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Researcher's World Blossin

What is fire made of? Who actually determines what the words mean? Why do windmills turn? What is infinity? Children ask many questions about reasons, about causes and are inquisitive by nature.

Junge sitzt vor einer Wand, über seinem Kopf sind Fragezeichen und eine leuchtende Glühbirne illustriert
© AdobeStock/artmim
Start date:
Research project
Transfer project
Cooperation partners:
  • Dr Salman Ansari
  • Marion Bohn
  • Detlef Diskowski
  • IFFE e.V.
  • Youth Education Centre Blossin e.V.
  • Ministry of Education, Youth and Sport of the State of Brandenburg
  • LISUM Berlin-Brandenburg
  • GOrBiKS-Transfer Office

The background

What is fire made of? Who actually determines what the words mean? Why do windmills turn? What is infinity? Children ask many questions about reasons, about causes and are inquisitive by nature. Their interest in research is particularly intense in the "real world", beyond the protective pedagogical bells of day-care centres and schools. Nature is not an aesthetic refuge for children, but a laboratory for research and experimentation. In the great outdoors, the world opens up to children with all its mysteries, secrets and beauties. It stimulates the senses and the imagination and encourages spontaneous processes of creative exploration and discovery. The natural drive to create and shape, to recognise and reflect becomes dominant in such an environment.

A modern culture of exploration and reflection is the educational policy goal that forms the basis of the education plans of all the federal states. Nevertheless, the promotion of independent research, critical thinking and creative brainstorming is often neglected in the everyday educational routine of kindergartens, after-school care centres and schools. In order for children to retain their curiosity, to better recognise reasoning contexts and to apply their cognitive capacity to new questions and problems, they need, on the one hand, a stimulating environment – an environment with a calling character.

On the other hand, a pedagogical interaction is needed that provokes reflection and at the same time strengthens their confidence in their own reason. How this interaction can be best shaped by teachers and educators is not obvious; it is an expression of pedagogical art and craft. In fact, answering this question is the result of an ongoing research process for all educators.

Supporting educators in creating challenging joint research and reflection situations with the children and in embarking on the research process themselves in order to find out how children learn is the mission of Forscherwelt Blossin.

The importance of cognitively stimulating interaction (sustained shared thinking [1]) in the joint research process between children and educators as the basis of excellent early education is scientifically proven. Broad studies in the UK show that "periods of shared thinking processes are a necessary precondition for particularly effective early education". [2] This finding fits in with the current state of knowledge in educational research, according to which the support, stimulation and challenge of the children's constructional achievements by the educators are regarded as fundamental for the acquisition of knowledge. [3]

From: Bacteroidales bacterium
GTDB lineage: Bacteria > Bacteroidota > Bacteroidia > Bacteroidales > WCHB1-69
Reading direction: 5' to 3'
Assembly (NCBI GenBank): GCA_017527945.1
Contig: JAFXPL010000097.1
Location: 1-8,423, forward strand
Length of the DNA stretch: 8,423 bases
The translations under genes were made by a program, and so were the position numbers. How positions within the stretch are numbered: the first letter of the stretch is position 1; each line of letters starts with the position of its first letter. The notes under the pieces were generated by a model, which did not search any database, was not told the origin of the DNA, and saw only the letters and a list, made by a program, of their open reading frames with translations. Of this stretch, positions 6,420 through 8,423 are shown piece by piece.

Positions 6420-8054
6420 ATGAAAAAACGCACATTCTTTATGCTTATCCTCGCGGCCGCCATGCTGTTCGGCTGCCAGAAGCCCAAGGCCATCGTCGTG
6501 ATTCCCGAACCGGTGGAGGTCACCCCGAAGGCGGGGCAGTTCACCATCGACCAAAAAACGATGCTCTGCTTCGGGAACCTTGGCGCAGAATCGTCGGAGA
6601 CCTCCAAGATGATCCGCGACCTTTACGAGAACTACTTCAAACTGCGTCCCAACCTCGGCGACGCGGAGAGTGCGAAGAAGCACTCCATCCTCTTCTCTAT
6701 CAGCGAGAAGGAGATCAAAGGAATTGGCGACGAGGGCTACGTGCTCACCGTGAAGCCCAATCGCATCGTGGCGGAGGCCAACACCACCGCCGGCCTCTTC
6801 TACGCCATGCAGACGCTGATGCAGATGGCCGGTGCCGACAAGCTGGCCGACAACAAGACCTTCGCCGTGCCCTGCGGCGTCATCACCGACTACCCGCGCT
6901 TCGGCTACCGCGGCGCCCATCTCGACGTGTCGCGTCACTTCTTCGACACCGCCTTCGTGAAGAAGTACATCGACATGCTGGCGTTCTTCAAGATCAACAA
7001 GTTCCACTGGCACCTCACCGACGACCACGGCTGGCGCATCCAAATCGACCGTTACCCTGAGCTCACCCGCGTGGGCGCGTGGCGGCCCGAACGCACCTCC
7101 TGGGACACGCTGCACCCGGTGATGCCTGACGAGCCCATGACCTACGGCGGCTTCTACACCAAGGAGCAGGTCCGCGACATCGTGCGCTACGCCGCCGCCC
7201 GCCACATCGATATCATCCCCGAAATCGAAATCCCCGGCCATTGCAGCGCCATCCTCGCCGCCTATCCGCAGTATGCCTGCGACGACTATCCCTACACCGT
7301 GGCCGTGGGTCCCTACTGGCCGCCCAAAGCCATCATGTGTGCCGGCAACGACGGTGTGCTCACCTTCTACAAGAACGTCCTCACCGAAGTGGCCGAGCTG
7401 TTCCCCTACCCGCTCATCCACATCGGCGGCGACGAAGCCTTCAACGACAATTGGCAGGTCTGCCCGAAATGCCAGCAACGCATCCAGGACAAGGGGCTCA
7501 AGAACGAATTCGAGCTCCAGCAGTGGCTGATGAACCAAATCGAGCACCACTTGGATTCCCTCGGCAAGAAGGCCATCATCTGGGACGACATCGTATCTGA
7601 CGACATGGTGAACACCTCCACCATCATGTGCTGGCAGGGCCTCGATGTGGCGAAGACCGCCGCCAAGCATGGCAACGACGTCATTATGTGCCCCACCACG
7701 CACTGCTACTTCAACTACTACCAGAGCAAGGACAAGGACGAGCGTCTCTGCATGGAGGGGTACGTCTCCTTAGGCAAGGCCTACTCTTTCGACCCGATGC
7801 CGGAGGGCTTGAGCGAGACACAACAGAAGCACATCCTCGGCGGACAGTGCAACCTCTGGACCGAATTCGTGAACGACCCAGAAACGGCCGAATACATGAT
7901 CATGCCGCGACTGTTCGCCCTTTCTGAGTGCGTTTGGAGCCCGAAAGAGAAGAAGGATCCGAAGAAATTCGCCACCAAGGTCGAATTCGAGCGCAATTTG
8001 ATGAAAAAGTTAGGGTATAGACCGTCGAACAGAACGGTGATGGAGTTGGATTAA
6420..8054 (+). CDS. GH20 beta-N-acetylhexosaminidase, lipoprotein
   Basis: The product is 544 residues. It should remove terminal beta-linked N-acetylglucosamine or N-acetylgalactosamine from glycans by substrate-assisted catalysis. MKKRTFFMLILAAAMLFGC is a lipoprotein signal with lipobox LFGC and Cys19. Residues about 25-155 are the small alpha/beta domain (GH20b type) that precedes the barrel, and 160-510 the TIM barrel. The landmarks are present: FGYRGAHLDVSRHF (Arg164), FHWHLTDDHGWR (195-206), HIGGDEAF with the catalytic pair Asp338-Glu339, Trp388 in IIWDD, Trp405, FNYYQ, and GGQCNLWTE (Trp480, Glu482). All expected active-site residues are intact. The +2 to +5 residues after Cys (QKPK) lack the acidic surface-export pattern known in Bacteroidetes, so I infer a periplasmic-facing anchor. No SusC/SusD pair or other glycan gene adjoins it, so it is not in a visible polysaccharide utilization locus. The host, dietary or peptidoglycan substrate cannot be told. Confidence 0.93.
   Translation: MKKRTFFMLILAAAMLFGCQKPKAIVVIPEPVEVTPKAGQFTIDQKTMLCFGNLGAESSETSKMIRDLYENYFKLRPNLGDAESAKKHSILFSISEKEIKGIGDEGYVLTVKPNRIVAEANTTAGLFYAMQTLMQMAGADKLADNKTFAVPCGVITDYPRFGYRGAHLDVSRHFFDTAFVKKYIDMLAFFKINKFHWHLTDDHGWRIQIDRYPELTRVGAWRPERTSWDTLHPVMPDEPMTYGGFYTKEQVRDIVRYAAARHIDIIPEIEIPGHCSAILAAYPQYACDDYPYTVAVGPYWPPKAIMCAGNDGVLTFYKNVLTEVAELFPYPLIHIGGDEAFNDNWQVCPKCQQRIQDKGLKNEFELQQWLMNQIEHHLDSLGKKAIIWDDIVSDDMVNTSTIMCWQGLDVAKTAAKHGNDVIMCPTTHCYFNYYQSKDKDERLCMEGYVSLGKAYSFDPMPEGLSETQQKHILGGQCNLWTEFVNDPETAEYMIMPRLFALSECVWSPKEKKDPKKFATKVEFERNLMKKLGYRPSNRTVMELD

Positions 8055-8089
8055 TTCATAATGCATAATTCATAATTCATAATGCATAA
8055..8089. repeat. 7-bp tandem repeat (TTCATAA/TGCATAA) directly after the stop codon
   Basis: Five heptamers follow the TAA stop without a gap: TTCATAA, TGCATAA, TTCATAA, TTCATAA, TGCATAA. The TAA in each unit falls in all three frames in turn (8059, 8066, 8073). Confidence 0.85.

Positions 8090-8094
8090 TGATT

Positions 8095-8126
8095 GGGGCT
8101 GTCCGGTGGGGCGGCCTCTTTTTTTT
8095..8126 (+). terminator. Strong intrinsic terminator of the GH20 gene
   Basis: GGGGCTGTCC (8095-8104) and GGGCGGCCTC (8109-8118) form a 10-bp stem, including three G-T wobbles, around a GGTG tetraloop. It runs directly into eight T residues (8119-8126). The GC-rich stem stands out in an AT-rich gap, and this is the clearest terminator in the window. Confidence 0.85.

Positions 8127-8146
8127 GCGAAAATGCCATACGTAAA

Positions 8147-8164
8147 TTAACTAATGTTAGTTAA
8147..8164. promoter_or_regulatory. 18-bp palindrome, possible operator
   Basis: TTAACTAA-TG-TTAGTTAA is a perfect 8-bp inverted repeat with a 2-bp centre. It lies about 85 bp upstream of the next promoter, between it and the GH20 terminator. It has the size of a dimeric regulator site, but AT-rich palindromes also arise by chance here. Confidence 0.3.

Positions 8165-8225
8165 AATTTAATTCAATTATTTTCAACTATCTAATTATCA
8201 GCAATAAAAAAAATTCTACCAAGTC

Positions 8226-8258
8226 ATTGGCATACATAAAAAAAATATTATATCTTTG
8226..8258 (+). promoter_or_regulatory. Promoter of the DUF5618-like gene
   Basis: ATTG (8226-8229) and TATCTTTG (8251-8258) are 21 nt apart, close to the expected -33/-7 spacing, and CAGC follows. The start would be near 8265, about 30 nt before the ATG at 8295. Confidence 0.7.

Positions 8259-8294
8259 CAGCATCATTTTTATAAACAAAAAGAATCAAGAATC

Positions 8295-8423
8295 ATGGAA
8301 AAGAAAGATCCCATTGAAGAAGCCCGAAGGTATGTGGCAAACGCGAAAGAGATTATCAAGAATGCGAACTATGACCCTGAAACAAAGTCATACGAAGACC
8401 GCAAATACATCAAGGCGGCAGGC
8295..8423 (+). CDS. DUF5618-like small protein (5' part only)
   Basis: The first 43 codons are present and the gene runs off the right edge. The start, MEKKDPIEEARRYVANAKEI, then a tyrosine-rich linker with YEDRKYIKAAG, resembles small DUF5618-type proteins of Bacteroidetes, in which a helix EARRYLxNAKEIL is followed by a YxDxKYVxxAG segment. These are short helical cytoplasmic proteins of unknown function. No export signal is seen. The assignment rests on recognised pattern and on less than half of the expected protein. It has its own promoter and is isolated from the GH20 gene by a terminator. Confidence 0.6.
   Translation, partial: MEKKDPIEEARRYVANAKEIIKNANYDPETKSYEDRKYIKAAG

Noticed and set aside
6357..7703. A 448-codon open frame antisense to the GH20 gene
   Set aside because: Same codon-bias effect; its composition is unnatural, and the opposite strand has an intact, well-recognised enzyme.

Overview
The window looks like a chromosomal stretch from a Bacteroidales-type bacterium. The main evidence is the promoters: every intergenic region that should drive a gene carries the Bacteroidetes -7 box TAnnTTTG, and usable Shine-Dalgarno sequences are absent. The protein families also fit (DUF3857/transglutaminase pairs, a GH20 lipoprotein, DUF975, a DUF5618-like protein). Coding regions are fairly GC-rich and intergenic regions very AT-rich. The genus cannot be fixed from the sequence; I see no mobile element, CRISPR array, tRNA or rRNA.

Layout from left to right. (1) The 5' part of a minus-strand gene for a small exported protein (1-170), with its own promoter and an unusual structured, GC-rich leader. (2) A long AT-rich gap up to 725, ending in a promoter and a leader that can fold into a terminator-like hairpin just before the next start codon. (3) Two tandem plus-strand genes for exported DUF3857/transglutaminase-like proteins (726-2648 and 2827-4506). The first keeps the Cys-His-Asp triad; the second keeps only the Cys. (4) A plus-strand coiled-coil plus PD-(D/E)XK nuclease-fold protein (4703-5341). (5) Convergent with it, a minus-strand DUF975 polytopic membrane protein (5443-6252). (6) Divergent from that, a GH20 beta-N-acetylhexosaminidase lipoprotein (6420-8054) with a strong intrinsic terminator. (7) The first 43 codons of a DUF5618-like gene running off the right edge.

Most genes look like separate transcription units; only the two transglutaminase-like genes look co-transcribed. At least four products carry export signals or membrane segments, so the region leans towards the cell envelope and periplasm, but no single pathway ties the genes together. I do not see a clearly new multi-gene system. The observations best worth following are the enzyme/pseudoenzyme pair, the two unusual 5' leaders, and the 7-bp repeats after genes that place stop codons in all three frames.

The Blossin Research World, with its indoor and outdoor world, is an extracurricular place of learning, play, exploration, discovery, wonder and questioning for children of later kindergarten and primary school age – as well as for their educators. Together with children and educators, experts develop model situations in which methods of scientific reflection can be tried out in a community of inquiry, a community of researchers consisting of children and educators: Observation, experimentation and conceptualisation, logical argumentation, thought experiments and making connections. In the research processes, teachers take up the current individual topics, questions and interests, the previous knowledge and the goals of the children and support them in this. Based on observations and conversations with the children, they set impulses that individually promote the children's and the educators' process of discovery and creation.


[1] "Man spricht von gemeinsam geteilten Denkprozessen (sustained shared thinking), wenn zwei oder mehr Individuen zusammen einen gedanklichen Weg einschlagen, um ein Problem zu lösen, ein Konzept zu konkretisieren, eine Aktivität zu bewerten, eine Geschichte weiterzuerzählen usw. Beide Parteien müssen zu diesem Denkprozess beitragen und das jeweilige Verständnis über ein Problem bzw. einen Sachverhalt entwickeln und erweitern." Sylva, K. u. a., The Effective Provision of Pre-School Education Project – Zu den Auswirkungen vorschulischer Einrichtungen in England. In: Faust, G. u.a. , Anschlussfähige Bildungsprozesse im Elementar- und Primarbereich, Bad Heilbrunn, 2004, S. 154.
[2] Ebd.
[3] König, Anke: Pädagogik der frühen Kindheit. In: Coelen, Thomas, Otto, Hans-Uwe: Grundbegriffe der Ganztagsbildung, Wiesbaden, 2008.


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